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Billions of cicadas to ascend in Ohio, New York, Pennsylvania

Video includes clips from Brandon Baker / CC BY 3.0, The BBC and Rich4098 / CC BY 3.0 and images from Natalia Wilson / CC BY SA 2.0, Nick Harris / CC BY ND 2.0, Gramody / CC BY SA 2.0 and Meredith Harris / CC BY ND 2.0.

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Next month, parts of the U.S. can expect to see and hear lots of 17-year-old cicadas, which will rise from the ground to mate.

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The insects, which have spent the rest of their lives underground, only live above ground for about six weeks. The adults, the ones that make all the noise, only ascend above ground to reproduce.

Males use the harsh sound to look for females so they can mate in that brief time. The sound can reach over 90 decibels in some instances; that's about the same volume as a lawn mower.

The female cicadas will lay eggs in a tree, and after the eggs hatch, the newborn cicadas -- called nymphs -- will bury themselves in the ground, where they'll develop for 17 years. 

According to The Washington Post, female cicadas can lay up to 400 eggs each, across 40 to 50 sites.

During the upcoming mating season, there could be as many as 1.5 million cicadas per acre in some places.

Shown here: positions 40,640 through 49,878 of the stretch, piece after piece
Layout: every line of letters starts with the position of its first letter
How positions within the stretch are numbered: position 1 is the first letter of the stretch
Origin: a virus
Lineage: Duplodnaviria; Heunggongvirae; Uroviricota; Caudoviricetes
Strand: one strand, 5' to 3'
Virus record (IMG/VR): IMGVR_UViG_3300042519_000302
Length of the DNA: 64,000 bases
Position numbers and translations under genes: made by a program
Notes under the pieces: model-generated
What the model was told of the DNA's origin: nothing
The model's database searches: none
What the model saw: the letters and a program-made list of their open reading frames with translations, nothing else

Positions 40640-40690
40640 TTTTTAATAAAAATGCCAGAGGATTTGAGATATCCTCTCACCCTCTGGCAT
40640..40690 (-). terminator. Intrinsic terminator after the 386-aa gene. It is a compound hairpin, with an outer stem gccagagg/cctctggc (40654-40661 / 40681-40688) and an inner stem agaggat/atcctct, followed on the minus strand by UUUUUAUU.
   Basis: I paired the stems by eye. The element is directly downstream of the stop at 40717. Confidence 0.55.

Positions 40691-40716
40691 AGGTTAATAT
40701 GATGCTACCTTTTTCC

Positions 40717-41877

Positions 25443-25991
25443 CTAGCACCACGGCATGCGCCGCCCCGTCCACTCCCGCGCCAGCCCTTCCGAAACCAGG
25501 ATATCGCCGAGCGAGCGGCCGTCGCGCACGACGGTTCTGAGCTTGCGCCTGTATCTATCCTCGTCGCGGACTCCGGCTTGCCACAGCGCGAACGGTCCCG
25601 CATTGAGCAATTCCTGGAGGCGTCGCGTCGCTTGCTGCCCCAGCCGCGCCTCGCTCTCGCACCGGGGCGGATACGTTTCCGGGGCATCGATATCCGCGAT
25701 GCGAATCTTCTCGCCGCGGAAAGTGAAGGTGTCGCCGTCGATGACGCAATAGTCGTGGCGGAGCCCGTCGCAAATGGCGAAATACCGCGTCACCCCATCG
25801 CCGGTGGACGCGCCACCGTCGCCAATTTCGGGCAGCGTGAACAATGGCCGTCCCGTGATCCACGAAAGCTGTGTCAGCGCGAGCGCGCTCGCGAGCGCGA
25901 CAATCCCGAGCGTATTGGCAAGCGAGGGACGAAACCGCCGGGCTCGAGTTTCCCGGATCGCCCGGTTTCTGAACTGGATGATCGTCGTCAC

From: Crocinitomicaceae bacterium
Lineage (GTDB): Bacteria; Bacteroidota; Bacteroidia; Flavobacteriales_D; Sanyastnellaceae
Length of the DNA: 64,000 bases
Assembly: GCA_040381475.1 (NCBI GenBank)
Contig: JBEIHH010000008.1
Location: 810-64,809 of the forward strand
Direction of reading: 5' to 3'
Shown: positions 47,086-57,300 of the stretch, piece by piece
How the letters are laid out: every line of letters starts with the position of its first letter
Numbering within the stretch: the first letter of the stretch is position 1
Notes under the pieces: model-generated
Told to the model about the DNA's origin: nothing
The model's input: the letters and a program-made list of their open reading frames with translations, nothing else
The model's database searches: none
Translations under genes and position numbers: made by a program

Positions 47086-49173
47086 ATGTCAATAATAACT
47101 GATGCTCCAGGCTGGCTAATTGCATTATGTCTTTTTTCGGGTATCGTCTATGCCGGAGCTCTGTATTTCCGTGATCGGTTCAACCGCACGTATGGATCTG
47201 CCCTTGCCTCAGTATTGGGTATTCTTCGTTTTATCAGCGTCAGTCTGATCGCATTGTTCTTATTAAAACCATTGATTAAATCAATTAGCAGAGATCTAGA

The noise, which is mostly a daytime phenomenon, will probably last until mid- to late June, by which time most of the cicadas will probably die, according to Gaye Williams, a Maryland Department of Agriculture entomologist. Williams said predicting exactly when the emergence will end is tough because it depends on many variables, including temperature, moisture and humidity. 

The good news is that cicadas can’t chew, so they don’t devour plants and trees. Plus, they don’t bite or sting.

But if you live in Ohio, New York, Pennsylvania and other neighboring states, now might be the time to invest in some ear plugs.

Read more here.

Home allegedly stalked by eerie 'Watcher' back on market for $1.25M

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Six bedrooms. Four bathrooms. One stalker.

A colonial-style Westfield, New Jersey, home that made headlines after the current owners claimed someone who identified himself as "The Watcher" sent them creepy, anonymous letters is back on the market for $1.25 million, NJ.com reports.

According to USA Today, Derek and Maria Broaddus bought the house for $1.3 million in 2014, but the couple and their three children never moved in after supposedly receiving threatening letters from the so-called "Watcher."

>> See the Zillow listing for the home

"My grandfather watched the house in the 1920s and my father watched in the 1960s. It is now my time," one letter read, according to NBC News.

The writer also said, "Do you need to fill the house with the young blood I requested? Once I know their names I will draw them to me," NJ.com reports.

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The Broadduses tried to sell the house but failed. Last summer, the couple sued the previous owners, John and Andrea Woods, claiming that they knew about the stalker but kept quiet, according to The Associated Press and NJ.com. The Woodses denied the accusations, saying they did receive an anonymous letter but that it wasn't disturbing. They have filed a counterclaim against the Broadduses for causing them emotional distress.

Learn more here.

>> Take a video tour of the home

Spring cleaners, beware: Brown recluse spiders could be lurking in the shadows

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As if you needed another excuse not to clean your house.